About this Blog

The blog focuses on the essence of wine and food, not how many points or stars it receives. The opinions are mine and should be taken only as that, an opinion not gospel.

Like many collectors, initially I was very much influenced by wine ratings. I purchased wines based on points, even if I had never tasted the wine. And it was much worse than that. I would drink a wine with a high rating, not like it, yet since it was highly rated I’d rationalize that I did not yet appreciate the wine, or that my palate was not sophisticated enough to understand the wine. How’s that for lunacy? As a result my cellar grew in all directions while my palate narrowed. By the time I realized the style of wine that I enjoyed, my cellar abounded with wines whose styles I did not enjoy. All of these wines were very highly rated, just not my cup of tea, or glass of wine to be more accurate. Fortunately I was able to sell many of these wines to those who either enjoyed them or wanted highly rated wines. Don’t misunderstand, I am not against wines with high ratings, in fact I own many. It is just that I now purchase wines based on the producer, the style and my palate, not the rating. Nor do I shun reading reviews. I very much respect Antonio Galloni, Alan Meadows, Eric Asimov and John Gilman and read their reviews routinely. I pay attention to what they write, not the points they award.

Tuesday, June 6, 2017

Food & Wine Pairing

If you Google “food and wine pairing”, you will get 2,3000,000 hits that include charts, guides, articles etc.  All can be very helpful.  And, while I do think there are certain wine types and foods that pair magically, such as a bright, minerally Muscadet with fresh Oysters, I have always been of the opinion that great food and great wine always go together, be it white wine with meat or red wine with fish. My opinion was reinforced this past Friday when Carol and I dined with good friends Maria and Enzo at our favorite Asian/Sushi restaurant, Wabi Sabi in Bloomfield, NJ.  Chef/owner Nelson Yip is one of the finest Asian/French fusion chef’s I have ever encountered.  The secrets to his success are quite simple; great mentors in both French and Asian cuisine, a fanaticism for fresh ingredients and an unbridled passion for transforming ingredients into simple and at the same time spectacular dishes. He is so fanatical about the quality of his sushi, that he receives 3 shipments of fresh fish from Japan weekly.  There simply is no comparison to the quality and freshness of his sushi and sashimi to most other Japanese restaurants in the area...at least in my opinion.  I would be remiss if I did not mention that the service here is equal to the food.  Alice and company will see to all your needs with a smile and efficiency.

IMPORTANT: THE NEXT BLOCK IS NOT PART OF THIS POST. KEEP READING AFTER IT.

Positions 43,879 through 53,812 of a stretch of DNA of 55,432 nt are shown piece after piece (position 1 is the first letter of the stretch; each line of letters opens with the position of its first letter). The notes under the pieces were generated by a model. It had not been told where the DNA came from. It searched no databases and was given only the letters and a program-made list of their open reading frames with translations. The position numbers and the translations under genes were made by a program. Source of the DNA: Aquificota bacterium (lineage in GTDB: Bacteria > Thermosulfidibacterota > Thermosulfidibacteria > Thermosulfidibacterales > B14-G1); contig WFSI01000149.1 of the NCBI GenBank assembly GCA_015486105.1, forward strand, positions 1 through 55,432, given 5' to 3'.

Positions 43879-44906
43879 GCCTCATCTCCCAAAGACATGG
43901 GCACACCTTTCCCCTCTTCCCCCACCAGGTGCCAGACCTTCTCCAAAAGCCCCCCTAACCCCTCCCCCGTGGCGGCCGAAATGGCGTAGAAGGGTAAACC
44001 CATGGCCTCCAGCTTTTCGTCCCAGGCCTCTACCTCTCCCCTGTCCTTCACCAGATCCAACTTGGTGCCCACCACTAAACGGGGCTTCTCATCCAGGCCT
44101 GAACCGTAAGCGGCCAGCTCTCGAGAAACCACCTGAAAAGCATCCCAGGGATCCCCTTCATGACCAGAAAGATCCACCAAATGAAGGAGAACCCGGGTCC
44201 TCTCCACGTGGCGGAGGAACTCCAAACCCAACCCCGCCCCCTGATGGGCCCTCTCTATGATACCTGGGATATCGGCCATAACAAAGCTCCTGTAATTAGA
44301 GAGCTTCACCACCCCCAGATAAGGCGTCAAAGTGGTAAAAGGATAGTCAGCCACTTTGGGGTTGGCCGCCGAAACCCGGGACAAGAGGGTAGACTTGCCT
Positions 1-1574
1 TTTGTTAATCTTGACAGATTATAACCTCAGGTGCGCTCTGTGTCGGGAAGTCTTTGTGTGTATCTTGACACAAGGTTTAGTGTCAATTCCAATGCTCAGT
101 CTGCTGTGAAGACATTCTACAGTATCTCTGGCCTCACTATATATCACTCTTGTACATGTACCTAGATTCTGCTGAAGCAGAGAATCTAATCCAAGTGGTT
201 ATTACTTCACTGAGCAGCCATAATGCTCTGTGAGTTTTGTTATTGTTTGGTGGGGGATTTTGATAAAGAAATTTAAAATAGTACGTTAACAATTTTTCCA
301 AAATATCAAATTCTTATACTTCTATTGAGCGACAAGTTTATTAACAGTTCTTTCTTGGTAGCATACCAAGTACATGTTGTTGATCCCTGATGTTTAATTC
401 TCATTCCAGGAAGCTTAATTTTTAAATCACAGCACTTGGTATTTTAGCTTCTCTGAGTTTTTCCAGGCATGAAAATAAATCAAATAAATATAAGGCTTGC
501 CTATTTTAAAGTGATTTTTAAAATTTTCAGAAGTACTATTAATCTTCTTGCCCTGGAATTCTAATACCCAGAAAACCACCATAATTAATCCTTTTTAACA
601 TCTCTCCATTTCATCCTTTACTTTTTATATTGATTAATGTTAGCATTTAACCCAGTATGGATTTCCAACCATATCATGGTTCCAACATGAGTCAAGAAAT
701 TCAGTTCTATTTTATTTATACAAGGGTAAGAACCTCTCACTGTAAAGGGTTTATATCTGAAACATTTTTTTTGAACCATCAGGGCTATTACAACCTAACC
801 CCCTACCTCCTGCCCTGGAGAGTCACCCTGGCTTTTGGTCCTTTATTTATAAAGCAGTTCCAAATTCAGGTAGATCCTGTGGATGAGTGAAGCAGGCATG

I usually like to drink a dry Riesling with Asian food, but this time I decided to go red and chose instead a bottle of 2005 Chateau Rayas Chateauneuf du Pape Rouge Réservé.  It had been a while, 7 years in fact, since my last bottle of the ’05.  The ’05 vintage is, in my opinion, one of the greatest wines to come from the estate and not far behind their legendary 1995 and 1990 vintages. I opened the wine 2 hours before taking it to the restaurant to give it time to breath and open up. It exhibited a gorgeous translucent red hue and beautiful bouquet of fruit and spice.  The full-bodied palate showed superbly pure and balanced fruit and echoed the spice of the bouquet.  It finished with a lengthy and velvety elegance that is a trademark of Rayas.  Simply put it was a round and delicious bottle with lots of soul that will drink well for a couple more decades.

As for the pairing with the food, what can I say but wow.  Each bite of food, followed by a sip of the wine was sublime.

"Lollypop" Shrimp.  Nelson fashions a large wild shrimp into a circle, adds a bit of crab meat to the center and then encrusts it with Panko bread crumbs, skewers each one with stick and then fries them.  The resulting "lollypop" is crunchy and greaseless and served with a lightly spiced dipping sauce made from chilis, tomatoes, onions and parsley.  OMG, it is amazing and has to be tasted to be appreciated.

Himachi with truffle sauce.  Pristinely fresh Yellowtail is topped with a delicate black truffle sauce.  His judicious use of the truffle does not overpower the fish, rather it compliments it beautifully.

Berkshire Pork Goyoza.  Nelson takes the pan-fried dumpling to new heights in this preparation. The incredibly light dumpling wrappers are made in house and stuffed with a minced pork stuffing made from wild boar.  Lightly pan-fried, they are delicious and a far cry from the thick and doughy versions found at most other spots.  I never asked what he makes the dipping sauce with, but it is the perfect foil for these heavenly pillows of pleasure.

Sushi Sandwich.  For this amazing dish, Nelson stacks a homemade rice cracker with smoked salmon, fresh crab and fried leeks.  He then tops all with a spicy mayonaise sauce . The combination of flavors and textures will have you clamoring for more.

Unagi Don.  Unagi is Japanese for eel.  As a lover of eel, I have had this dish many times, but again Nelson's preparation is far and away the best I have ever tasted.  While I have never asked him how he makes it, I believe he glazes fresh eel with a sauce (miso?) and serves it atop a bowl of sushi rice.  The textures and flavors explode in your mouth.

If you live nearby, grab a great bottle of wine and head over there, you will be very, very happy you did.